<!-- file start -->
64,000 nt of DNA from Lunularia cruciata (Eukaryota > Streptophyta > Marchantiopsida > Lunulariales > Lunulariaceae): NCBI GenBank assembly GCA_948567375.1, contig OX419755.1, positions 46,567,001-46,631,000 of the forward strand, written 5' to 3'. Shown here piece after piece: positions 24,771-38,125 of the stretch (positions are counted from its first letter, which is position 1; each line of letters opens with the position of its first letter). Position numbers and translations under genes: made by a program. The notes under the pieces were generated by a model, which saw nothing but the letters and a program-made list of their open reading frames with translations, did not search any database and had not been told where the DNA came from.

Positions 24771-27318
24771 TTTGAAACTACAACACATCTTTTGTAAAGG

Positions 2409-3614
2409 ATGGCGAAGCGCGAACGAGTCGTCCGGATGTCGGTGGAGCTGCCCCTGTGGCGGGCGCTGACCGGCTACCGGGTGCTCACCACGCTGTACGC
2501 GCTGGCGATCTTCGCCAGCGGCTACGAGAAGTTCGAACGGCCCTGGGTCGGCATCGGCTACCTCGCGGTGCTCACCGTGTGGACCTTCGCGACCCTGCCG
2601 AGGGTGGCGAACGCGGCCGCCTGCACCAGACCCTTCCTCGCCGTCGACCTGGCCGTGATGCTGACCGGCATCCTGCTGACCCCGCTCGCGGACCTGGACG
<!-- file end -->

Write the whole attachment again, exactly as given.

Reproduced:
64,000 nt of DNA from Lunularia cruciata (Eukaryota > Streptophyta > Marchantiopsida > Lunulariales > Lunulariaceae): NCBI GenBank assembly GCA_948567375.1, contig OX419755.1, positions 46,567,001-46,631,000 of the forward strand, written 5' to 3'. Shown here piece after piece: positions 24,771-38,125 of the stretch (positions are counted from its first letter, which is position 1; each line of letters opens with the position of its first letter). Position numbers and translations under genes: made by a program. The notes under the pieces were generated by a model, which saw nothing but the letters and a program-made list of their open reading frames with translations, did not search any database and had not been told where the DNA came from.

Positions 24771-27318
24771 TTTGAAACTACAACACATCTTTTGTAAAGG

Positions 2409-3614
2409 ATGGCGAAGCGCGAACGAGTCGTCCGGATGTCGGTGGAGCTGCCCCTGTGGCGGGCGCTGACCGGCTACCGGGTGCTCACCACGCTGTACGC
2501 GCTGGCGATCTTCGCCAGCGGCTACGAGAAGTTCGAACGGCCCTGGGTCGGCATCGGCTACCTCGCGGTGCTCACCGTGTGGACCTTCGCGACCCTGCCG
2601 AGGGTGGCGAACGCGGCCGCCTGCACCAGACCCTTCCTCGCCGTCGACCTGGCCGTGATGCTGACCGGCATCCTGCTGACCCCGCTCGCGGACCTGGACG